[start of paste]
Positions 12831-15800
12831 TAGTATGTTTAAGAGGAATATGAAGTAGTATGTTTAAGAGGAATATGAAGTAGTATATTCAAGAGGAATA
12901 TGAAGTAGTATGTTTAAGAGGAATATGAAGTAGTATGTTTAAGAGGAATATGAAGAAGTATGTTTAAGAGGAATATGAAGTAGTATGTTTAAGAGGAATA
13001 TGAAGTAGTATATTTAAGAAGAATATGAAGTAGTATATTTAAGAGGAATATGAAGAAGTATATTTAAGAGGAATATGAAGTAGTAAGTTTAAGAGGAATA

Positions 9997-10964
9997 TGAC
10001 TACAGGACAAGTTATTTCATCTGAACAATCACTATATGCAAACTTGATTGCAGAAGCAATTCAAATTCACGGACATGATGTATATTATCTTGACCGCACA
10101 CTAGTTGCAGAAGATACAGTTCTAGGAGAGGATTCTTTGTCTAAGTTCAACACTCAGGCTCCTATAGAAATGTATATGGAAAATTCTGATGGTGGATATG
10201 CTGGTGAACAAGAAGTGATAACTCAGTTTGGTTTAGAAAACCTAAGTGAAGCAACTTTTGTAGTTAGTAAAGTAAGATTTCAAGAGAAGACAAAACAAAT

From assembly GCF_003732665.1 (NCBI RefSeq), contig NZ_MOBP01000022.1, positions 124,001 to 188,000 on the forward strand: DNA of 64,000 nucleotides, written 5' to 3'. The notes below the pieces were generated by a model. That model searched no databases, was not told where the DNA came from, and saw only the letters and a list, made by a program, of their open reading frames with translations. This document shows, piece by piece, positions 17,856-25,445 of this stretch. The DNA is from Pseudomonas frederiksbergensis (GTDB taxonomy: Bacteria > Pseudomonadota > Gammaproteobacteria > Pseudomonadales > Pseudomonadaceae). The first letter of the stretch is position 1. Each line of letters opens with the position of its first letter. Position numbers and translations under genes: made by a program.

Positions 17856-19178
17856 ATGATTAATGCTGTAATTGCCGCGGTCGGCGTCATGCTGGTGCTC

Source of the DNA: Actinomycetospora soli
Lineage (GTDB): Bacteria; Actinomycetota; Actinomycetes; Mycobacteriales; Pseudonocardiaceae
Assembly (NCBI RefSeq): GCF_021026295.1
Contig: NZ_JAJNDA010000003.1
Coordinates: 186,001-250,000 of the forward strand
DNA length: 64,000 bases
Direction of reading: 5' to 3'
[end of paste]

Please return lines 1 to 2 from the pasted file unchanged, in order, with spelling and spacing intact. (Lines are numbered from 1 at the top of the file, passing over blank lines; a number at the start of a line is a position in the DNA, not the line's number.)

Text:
Positions 12831-15800
12831 TAGTATGTTTAAGAGGAATATGAAGTAGTATGTTTAAGAGGAATATGAAGTAGTATATTCAAGAGGAATA